Thousands of students in Newark N.J., walked out of school last Friday afternoon in protest of the policies in the school district.

The protest was organized by the advocacy groups Newark Students Union and NJ Communities United in response to the district’s plans to designate eight schools as “turnaround” schools next school year.

Under the plan, teachers agree to work a longer school day and put in more time for professional development. Students say that more hours in schools could increase the dropout rate and cut into extracurricular activities time.

“The movement to restore our democracy will only continue to grow,” said Roberto Cabanas, lead organizer for NJ Communities United. “Our children’s future and the future of our public schools is at stake. With Governor [Chris] Christie at the helm, more and more of our public schools will be closed and turned over to charter school outfits that are more interested in profit than our children.”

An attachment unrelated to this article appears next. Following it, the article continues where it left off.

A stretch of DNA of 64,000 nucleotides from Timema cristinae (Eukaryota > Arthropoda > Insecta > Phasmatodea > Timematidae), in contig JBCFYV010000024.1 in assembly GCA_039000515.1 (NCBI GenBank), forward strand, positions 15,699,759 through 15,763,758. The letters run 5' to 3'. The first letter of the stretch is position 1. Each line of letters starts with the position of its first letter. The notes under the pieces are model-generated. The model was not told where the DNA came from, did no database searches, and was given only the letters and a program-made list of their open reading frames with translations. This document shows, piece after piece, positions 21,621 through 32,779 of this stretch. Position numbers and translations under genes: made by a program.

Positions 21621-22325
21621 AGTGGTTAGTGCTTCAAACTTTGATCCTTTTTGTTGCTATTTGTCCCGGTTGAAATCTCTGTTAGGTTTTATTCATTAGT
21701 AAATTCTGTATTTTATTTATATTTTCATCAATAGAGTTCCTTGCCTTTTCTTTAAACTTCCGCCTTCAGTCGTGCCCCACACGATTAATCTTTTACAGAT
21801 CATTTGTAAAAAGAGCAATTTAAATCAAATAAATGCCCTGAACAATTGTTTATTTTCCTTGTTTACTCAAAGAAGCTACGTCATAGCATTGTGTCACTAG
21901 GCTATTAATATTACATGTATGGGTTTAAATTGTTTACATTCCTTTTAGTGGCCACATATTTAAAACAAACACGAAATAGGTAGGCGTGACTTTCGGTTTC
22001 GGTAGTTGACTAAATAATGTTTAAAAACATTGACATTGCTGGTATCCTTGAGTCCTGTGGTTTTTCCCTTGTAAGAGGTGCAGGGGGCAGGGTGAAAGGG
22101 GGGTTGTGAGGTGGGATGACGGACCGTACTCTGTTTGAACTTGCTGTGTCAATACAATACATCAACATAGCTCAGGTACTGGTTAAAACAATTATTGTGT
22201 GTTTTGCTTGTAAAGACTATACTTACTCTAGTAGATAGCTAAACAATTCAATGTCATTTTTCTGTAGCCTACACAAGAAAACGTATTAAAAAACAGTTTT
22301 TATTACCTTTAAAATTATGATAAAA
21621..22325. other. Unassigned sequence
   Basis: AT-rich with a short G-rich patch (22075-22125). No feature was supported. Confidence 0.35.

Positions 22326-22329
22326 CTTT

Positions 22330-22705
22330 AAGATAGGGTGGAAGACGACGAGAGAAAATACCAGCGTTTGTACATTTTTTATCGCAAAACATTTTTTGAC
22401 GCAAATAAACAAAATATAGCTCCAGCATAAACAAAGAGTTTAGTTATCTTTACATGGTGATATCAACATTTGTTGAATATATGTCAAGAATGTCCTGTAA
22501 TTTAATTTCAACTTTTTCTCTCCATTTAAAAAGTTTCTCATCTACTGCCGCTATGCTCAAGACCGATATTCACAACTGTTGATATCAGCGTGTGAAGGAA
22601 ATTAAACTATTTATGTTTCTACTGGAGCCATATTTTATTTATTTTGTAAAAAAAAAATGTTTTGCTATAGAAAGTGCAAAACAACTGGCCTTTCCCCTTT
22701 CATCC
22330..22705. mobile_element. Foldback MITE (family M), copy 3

Newark public schools remain under state control, and students feel that their schools are not getting a fair share of funding and that more money is going to charter schools in their communities.

“We are tired of being ignored, and we will not be suspended or intimidated by this administration any longer,” said NSU in a statement on social media. “They will not suspend thousands of students for exercising our rights. The community will not allow that to happen.”

Reports indicate students marched down Broad Street to City Hall, where they assembled, held signs and chanted. They also demonstrated outside the Peter W. Rodino Federal Office Building before heading to McCarter Highway.

The students delayed traffic at the beginning of the busy Memorial Day travel weekend.

Before the walkout, several students reported a tactic being used to prevent the students from demonstrating. Several schools were said to have planned lockdown drills at the time students were suppose to leave, in addition to making calls to parents.

“While the district supports our students’ right to express their opinions and concerns, we cannot support these actions when they disrupt the regular instructional day,” Newark Public Schools spokeswoman Brittany Parmley said in a statement. “The district remains committed to broadening opportunities for Newark’s students through expanded learning time and through creating additional professional development opportunities for teachers.”